The Migrant Rights Centre Ireland (MRCI) which is hosting the conference has proposed, what it says, is a “straightforward and pragmatic regularisation scheme” as a solution to the problem. It said that would provide a pathway to papers for people without a formal immigration status who fulfil certain defined criteria.
MRCI estimates there are between 20-26,000 undocumented people living in Ireland, of which between 2,000 and 6,000 are children.
In preparation for today’s conference, which will hear from experts from the London School of Economics, ISME, and the Children’s Rights Alliance, MRCI has carried out a survey of more than 1,000 undocumented people living and working here. They found that:
- 84% have lived in Ireland for over five years;
- 21% have lived in Ireland for over 10 years;
- 89% are working;
- 31% have been in the same job for over five years;
- 52% are female.
It also found that failure to regularise the undocumented costs the State €41m per year in lost direct tax alone and estimated that a regularisation scheme would generate 12 times what it would cost to implement.
Helen Lowry, MRCI spokeswoman, said: “This issue is not going to go away. Regularisation is supported by business groups, by children’s organisations, by trade unions, and by the public — a poll last year showed that 69% support the idea of a regularisation.
“All that’s needed now is decisive action by the new government; there is cross-party support for regularisation, and it must be prioritised in the work of the new Dáil.”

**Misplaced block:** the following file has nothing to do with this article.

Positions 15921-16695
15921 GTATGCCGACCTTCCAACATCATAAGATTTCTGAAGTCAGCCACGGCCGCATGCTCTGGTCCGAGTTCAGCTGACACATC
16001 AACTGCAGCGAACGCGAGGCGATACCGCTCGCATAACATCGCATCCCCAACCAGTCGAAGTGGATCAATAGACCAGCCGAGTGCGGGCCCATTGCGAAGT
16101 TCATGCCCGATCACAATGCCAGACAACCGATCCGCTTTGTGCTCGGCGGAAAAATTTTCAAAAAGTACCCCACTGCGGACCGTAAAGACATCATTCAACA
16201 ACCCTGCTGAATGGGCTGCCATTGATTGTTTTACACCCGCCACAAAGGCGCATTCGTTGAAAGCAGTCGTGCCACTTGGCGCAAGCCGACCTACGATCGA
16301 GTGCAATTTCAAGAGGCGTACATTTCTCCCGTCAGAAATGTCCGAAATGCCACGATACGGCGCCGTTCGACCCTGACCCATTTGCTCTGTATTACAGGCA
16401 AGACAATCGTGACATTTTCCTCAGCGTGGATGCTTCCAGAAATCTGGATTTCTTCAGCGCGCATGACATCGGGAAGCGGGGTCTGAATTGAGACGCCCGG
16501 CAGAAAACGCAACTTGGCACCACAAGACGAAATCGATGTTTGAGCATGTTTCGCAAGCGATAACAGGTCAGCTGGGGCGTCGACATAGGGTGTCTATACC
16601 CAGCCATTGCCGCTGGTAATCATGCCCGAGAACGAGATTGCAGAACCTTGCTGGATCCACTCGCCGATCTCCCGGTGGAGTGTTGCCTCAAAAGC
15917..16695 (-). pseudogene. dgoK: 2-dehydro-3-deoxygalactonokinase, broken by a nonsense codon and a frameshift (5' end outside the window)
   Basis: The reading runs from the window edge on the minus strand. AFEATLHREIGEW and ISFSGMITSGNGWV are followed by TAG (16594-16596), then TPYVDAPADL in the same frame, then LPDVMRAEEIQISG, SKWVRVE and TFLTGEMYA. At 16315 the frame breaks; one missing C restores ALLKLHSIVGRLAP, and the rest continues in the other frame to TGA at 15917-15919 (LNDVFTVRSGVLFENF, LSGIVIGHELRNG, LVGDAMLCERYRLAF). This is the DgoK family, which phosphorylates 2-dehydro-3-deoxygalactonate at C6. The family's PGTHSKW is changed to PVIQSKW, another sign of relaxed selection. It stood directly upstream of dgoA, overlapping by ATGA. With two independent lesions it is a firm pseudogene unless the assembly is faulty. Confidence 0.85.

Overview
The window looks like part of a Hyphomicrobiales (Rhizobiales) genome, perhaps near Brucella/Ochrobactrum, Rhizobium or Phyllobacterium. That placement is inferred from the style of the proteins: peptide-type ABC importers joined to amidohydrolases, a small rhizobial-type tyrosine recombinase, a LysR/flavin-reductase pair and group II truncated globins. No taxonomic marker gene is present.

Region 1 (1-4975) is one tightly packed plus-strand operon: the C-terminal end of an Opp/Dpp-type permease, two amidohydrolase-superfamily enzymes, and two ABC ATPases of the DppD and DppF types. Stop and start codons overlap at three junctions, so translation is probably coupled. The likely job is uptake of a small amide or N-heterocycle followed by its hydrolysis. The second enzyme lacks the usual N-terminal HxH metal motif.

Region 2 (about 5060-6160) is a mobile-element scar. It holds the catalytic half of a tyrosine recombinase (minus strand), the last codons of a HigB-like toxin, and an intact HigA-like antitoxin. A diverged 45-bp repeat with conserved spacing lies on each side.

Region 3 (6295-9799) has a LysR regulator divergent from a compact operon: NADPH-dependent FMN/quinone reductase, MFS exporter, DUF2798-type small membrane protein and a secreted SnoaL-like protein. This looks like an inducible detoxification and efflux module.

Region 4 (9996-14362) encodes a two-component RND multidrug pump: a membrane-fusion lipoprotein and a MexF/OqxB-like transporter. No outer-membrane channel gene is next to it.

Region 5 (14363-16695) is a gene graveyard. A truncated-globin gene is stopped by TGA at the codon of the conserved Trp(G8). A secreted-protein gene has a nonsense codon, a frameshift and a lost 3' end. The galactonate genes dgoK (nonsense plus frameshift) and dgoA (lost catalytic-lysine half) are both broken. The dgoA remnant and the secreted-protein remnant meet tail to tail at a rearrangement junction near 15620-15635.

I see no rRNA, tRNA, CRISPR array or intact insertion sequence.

Isme chief executive Mark Fielding said the vast majority of undocumented migrants here were working, many for small businesses.
“At the moment, there is essentially no way for either employer or employee to regularise the status of the worker. Employers are undoubtedly impacted by the challenge of retaining skilled and experienced staff and remaining fully compliant with immigration. Isme fully supports a regularisation for undocumented migrants in Ireland.”
Paul Gilligan, chief executive of St Patrick’s Mental Health Services, said: “There are children and young people growing up undocumented in Ireland; unable to travel, unable to be open with even their closest friends, barred from progressing to work or college, struggling to see a future for themselves in the only home they’ve ever known.
“The impact of this state of limbo on their mental health and wellbeing cannot be underestimated.
“A regularisation would give them hope and allow them to live full lives.”